"To have another Motown you'd need another perfect storm," he said. "You don't have the '60s, the Civil Rights movement, Woodstock, a lot of things. It was a creative period in our history, that's why there will be other companies, other things, but another Motown? How are you going to duplicate a Marvin Gaye, a Levi Stubbs, a Smokey Robinson, a Gladys Knight and the Pips, a Rick James?"
There may not be another Motown, but Berry Gordy isn't done yet.
"One thing that shocks me a bit, is when I come to the Motown museum and see, 'This is where Berry Gordy lived,' and stuff like that. I want to say, 'Wait a minute, that's not me. I'm still a kid!' Because I'm still feeling really great, the life I live, with the inspirations I have, the Broadway show, a new artist I'm handling ... "
The music he's already produced isn't a museum piece either.
"It really is a rich record of what it felt like at that moment when things were beginning to change in the '60s," said Wayne State's Herron. "It's a part of 'I have a dream,' the marches, the boycotts. It's an anthem about us rising to the highest levels. Motown music has so much exuberance, people feel it in their bodies, they need to move around. I play Motown for my classes sometimes, and these kids in their teens don't have any geezer memories of it. Yet they still have to move when they hear it."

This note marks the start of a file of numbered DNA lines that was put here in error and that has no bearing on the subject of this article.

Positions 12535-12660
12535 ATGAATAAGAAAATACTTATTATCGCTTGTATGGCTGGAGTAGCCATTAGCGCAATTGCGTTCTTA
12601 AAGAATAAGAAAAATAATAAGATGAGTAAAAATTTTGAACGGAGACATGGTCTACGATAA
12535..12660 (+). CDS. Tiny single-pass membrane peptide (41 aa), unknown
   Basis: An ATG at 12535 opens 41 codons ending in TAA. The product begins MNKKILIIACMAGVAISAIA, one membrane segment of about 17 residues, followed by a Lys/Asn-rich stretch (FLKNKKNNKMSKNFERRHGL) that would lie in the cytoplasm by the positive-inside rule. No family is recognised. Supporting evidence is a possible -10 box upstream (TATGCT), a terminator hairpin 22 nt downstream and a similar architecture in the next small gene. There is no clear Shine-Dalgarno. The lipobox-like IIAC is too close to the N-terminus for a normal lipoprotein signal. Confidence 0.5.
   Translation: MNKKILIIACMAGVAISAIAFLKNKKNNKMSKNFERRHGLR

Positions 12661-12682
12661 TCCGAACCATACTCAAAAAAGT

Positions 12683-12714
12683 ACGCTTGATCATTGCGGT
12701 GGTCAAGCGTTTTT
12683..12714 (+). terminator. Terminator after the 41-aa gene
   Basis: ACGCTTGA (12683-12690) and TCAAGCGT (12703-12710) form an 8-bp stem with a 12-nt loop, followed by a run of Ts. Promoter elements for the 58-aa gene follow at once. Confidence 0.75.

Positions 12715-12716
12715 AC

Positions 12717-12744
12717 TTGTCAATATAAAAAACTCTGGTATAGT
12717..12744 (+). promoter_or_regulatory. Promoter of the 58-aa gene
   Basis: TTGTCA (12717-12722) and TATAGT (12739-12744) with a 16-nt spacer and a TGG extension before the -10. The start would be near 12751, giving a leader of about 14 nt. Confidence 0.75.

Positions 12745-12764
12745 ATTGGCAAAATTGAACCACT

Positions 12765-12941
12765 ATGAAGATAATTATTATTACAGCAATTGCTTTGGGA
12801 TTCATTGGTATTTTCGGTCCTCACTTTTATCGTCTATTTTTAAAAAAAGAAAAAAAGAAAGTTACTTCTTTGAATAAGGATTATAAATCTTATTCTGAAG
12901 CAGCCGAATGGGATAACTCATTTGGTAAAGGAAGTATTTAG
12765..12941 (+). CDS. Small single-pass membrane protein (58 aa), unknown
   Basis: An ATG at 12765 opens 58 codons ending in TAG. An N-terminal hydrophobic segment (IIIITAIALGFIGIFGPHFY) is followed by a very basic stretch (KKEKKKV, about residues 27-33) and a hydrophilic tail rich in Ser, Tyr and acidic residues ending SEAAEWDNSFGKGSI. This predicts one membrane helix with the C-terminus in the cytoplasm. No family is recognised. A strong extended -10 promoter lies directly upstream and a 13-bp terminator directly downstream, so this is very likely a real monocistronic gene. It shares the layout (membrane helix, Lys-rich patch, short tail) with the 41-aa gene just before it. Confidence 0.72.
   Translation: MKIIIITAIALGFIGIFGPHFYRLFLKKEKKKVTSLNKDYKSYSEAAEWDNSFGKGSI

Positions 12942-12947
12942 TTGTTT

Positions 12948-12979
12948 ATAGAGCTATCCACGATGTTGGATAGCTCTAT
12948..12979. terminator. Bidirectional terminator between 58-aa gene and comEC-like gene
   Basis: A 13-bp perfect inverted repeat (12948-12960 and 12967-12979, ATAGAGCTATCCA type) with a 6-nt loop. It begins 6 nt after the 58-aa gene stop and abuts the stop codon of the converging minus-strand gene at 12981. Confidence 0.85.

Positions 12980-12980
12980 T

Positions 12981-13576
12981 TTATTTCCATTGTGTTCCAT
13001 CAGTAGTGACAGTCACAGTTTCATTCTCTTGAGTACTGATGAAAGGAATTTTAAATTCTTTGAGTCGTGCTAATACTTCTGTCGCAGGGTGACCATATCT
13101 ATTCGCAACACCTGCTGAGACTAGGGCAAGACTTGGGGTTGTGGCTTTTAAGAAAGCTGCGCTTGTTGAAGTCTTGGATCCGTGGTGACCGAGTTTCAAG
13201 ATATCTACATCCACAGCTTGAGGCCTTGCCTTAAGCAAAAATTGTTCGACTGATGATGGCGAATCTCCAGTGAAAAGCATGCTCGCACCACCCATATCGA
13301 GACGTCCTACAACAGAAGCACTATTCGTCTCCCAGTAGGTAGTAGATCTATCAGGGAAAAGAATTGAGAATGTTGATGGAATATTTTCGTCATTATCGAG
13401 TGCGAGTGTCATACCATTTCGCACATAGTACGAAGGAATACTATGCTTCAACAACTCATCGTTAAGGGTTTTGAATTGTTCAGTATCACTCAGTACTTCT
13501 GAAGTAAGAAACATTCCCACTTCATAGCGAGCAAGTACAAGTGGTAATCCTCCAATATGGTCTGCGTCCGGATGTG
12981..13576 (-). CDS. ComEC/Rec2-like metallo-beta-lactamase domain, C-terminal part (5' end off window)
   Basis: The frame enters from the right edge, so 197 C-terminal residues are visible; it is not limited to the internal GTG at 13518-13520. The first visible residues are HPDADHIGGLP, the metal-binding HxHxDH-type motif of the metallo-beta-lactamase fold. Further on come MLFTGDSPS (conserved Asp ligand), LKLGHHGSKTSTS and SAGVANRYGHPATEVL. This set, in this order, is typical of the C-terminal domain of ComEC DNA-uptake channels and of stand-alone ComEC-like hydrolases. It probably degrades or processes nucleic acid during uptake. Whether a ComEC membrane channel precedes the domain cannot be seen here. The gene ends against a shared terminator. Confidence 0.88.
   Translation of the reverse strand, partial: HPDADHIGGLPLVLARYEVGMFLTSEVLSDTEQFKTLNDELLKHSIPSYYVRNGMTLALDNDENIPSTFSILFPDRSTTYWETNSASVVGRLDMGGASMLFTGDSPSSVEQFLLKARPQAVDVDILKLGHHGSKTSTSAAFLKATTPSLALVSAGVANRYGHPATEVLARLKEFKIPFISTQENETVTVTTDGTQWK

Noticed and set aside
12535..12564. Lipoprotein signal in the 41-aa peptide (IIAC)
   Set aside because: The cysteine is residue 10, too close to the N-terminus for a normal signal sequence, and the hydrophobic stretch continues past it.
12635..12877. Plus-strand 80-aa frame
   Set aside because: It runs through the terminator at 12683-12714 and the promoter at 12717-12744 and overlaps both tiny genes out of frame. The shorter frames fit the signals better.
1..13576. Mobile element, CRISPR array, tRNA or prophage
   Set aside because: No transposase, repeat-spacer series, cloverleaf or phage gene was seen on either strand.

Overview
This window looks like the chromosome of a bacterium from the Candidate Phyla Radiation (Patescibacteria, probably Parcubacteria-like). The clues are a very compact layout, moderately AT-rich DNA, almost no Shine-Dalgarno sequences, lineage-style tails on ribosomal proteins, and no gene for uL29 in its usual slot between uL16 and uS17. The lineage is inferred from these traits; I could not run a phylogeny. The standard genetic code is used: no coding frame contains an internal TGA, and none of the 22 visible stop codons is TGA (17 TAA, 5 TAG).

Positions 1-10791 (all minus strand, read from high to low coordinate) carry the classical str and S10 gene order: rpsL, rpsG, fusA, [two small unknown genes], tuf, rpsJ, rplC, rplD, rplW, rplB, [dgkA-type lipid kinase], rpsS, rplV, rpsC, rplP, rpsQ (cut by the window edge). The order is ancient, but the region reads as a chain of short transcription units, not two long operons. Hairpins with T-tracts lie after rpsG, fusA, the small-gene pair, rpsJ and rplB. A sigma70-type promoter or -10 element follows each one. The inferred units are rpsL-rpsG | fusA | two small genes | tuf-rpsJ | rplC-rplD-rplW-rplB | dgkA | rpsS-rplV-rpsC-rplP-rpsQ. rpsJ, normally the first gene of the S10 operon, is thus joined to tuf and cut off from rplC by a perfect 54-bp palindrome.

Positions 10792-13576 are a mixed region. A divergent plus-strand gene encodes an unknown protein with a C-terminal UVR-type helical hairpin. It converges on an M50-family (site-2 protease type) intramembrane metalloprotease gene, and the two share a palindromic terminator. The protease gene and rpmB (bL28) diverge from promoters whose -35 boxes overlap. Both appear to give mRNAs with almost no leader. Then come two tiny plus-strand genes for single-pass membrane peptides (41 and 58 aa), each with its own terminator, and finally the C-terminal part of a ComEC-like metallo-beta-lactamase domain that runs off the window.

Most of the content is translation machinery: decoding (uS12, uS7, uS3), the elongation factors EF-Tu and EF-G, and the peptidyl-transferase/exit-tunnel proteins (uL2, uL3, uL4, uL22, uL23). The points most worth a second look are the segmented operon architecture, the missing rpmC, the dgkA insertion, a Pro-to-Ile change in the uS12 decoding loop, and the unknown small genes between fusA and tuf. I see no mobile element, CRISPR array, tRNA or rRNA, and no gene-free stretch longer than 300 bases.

Berry Gordy on ...
Motown's legendary studio band, the Funk Brothers:
"I fought with them all the time trying to keep them from playing all the jazz things they wanted to do. They looked down on what they were doing at first, as did the great players from the Detroit Symphony ... until they really got it. But they were great; (drummer) Benny Benjamin and (bassist) James Jamerson, all the Funk Brothers were great."
When he first realized how great bassist James Jamerson was:
"When I knew I couldn't fire him. James would always defy me. I would say, 'James, this is not a jazz session, this is R&B, soul music, whatever it is.' He'd say 'OK, OK' because he really wanted the gig, we were the only game in town. So he would play it straight for a long time. Then he would throw in three or four jazz beats... but even though he defied me, I could never have gotten rid of Jamerson. He and I had this great relationship where he tricked me and defied me whenever he knew he could get away with it, because if it was something good, he knew I would leave it in. And I did."
The uniqueness of each
"All of them were talented, all of them were magical, because they were doing their own thing. Although we were using the same band, Marvin sounded nothing like Smokey, Smokey sounded nothing like Stevie, Martha sounded nothing like Diana. It came from the philosophy of being yourself, you are you. The first song I ever wrote was "You are You." They believed in that and they lived that and they're still living it today, still paying their taxes."
Autograph session with Motown stars
What: Martha Reeves of the Vandellas and Duke Fakir of the Four Tops will talk about their lives at Motown and will autograph Motown CDs and DVDs, including "Definitive Collection," "The Essential Collection," "Reach Out" (DVD). Motown 50 anniversary cake will be served following the discussion.
When: 7 p.m. next Friday.
Where: Borders Dearborn, 5601 Mercury Drive, Dearborn.
Call: (313) 271-4441